On Friday, I joined Walter Jon Williams, Melinda Snodgrass, Vic Milan, Carrie Vaughn, and Ty Franck at Daniel Abraham’s new house for a day-long brainstorming session to help Daniel plot out his next big project, a five-volume fantasy epic.
I can think of worse ways to spend a Friday.Having wrapped up his groundbreaking debut series, The Long Price Quartet (A Shadow in Summer,A Betrayal in Winter,An Autumn War, and the forthcoming The Price of Spring), Daniel has been thinking about a new epic fantasy project for quite some time. Last year he called a few people together to discuss the nature of high fantasy, which resulted in a fascinating multi-hour discussion. Daniel has reported on the highlights of this informal “fantasy symposium” on his blog here, here, here, here, and here. It makes for fascinating reading. I was there and I still learned a lot from studying Daniel’s synopsis.
Prior to our meeting on Friday, Daniel sent out a 10-page document that included a map (geography is central to epic fantasy, isn’t it?); character descriptions of all the major characters, both point-of-view and supporting; a description of how magic might work in this fictional world; and a rough sketch of how the story would unfold over five books. By the end of the day we’d revamped, or discussed revamping, every one of these things.
Because Daniel had thought through a lot of the background details (geography, magic, etc.), this plotbreaking session was less chaotic than they sometimes tend to be. Often, when less of the background material is in place prior to the meeting, there is an initial period of wild brainstorming that eventually coalesces into something orderly. I’ve discussed the process, which is something magical in its own way, here. This approach to Daniel’s project is similar to how we carried out the plotbreak for my series, The Milkweed Triptych.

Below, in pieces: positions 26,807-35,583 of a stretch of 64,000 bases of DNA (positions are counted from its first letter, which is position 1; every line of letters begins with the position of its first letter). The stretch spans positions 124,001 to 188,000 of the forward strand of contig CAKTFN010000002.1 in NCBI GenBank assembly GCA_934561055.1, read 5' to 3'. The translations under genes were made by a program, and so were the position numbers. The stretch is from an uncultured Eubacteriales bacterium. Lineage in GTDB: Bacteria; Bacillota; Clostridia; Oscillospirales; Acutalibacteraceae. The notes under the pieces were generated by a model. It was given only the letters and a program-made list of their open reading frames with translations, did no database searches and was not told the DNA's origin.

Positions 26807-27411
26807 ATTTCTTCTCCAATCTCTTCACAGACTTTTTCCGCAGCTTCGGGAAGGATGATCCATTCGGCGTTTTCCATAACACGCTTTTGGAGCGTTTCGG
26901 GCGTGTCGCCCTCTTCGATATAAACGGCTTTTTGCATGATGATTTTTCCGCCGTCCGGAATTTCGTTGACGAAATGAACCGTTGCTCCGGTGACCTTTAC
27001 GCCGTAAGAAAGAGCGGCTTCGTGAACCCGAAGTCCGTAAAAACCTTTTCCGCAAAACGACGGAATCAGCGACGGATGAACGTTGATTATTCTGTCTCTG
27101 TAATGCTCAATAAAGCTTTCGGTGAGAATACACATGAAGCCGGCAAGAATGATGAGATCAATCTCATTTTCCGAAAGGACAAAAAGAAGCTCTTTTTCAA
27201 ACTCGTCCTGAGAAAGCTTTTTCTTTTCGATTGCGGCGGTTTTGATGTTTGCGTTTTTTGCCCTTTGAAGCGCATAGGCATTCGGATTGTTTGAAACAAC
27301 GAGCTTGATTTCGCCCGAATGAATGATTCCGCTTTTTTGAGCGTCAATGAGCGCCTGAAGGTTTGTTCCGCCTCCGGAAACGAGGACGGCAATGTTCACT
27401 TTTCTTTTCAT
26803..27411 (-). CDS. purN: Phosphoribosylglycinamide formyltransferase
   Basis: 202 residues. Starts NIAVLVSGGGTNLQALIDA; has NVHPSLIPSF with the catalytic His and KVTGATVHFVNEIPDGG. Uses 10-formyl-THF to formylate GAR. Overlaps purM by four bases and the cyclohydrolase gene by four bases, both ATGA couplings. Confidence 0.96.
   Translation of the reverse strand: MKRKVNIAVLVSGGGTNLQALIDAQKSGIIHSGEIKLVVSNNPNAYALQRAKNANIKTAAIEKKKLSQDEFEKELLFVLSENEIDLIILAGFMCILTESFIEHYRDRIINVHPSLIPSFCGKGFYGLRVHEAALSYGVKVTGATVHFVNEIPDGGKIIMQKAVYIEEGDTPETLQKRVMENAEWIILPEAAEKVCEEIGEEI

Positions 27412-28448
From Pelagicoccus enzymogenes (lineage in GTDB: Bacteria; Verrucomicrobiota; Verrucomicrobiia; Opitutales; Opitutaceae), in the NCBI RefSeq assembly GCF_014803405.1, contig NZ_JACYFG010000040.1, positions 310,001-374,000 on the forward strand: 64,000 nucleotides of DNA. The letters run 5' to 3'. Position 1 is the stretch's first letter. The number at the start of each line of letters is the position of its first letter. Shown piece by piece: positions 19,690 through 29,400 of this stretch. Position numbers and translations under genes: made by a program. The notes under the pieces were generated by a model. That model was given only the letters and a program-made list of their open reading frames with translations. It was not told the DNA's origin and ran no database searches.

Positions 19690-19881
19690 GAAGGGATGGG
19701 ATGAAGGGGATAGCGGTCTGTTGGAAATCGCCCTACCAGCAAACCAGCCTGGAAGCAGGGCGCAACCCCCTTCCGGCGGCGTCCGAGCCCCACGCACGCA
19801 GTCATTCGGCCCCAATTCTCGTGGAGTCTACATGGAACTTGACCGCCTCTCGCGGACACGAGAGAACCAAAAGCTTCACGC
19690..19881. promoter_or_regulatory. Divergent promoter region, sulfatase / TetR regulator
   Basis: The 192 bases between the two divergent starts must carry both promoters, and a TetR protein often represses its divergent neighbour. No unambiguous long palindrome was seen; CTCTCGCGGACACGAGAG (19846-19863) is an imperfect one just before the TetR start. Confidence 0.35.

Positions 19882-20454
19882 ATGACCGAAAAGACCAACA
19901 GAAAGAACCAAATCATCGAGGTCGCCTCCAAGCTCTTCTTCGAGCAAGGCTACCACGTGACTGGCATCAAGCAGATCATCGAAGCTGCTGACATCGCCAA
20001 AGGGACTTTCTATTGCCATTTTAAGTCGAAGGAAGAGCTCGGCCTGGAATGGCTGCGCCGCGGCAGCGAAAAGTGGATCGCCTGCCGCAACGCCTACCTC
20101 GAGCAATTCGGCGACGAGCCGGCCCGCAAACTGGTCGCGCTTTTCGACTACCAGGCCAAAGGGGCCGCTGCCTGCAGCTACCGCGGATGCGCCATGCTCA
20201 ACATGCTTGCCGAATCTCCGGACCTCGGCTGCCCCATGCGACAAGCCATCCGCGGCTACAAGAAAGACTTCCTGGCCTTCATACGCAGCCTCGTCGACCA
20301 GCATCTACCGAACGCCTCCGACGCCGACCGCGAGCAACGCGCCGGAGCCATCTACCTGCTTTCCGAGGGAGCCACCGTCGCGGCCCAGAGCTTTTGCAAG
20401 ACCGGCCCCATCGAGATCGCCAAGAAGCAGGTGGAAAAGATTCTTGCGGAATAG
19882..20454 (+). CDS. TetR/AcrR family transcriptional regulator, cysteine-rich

We began by discussing the major characters– who they are, what they want, what they need, what changes them, and what the highlights of their personal arcs will be. (Note that a character’s wants and a character’s needs are rarely the same thing. Often a much more interesting story arises when those two things conflict with one another.) By doing this, we were able to see that one of the characters originally intended to be a point-of-view character wouldn’t work that way. So just by jotting down a few bullet points on a whiteboard we were able to identify a potential problem with the series, and fix it, before Daniel had written a single page. The magic of plotbreaking!
Then we turned our attention to the storyline, plotting out the major beats of all 5 books. Along the way we had to chart out the geopolitical progress of a major war. (We took a lunch break before tackling that. Daniel provided pizza to replenish our faltering levels of neurotransmitter.) What fun! Daniel has posted his own summary of the proceedings.
Of course, I have no doubt that even without a brainstorming session like this, Daniel would still produce something brilliant and beautiful. But it is a fun excuse to get together with friends. We wound down around mid-afternoon. During a break before heading off to dinner (Daniel magnanimously treated us to dinner, too), a few of us stepped outside to enjoy a thunderstorm. Ty, Carrie, Walter, and I were standing on the patio when lightning struck the tree at the corner of Daniel’s house. It narrowly missed Ty and Carrie as it arced from tree to patio, and narrowly missed me and Walter as it worked its way toward us, arcing from one ornamental pillar to the next. Vic had (wisely) left by then, and Melinda had (wisely) taken the dogs inside moments earlier.
Nobody was (permanently) hurt. Except for having the ever-loving-bajeezus scared out of us. Carrie has posted a photo on her blog. Walter described the actual event in more detail (as well as the plotbreaking process) on his own blog. Update: Melinda has her own take on the day, too, including a nice action-photo of the plotbreak in progress.
The four of us should start exhibiting superpowers any day now. I hope I get something cool.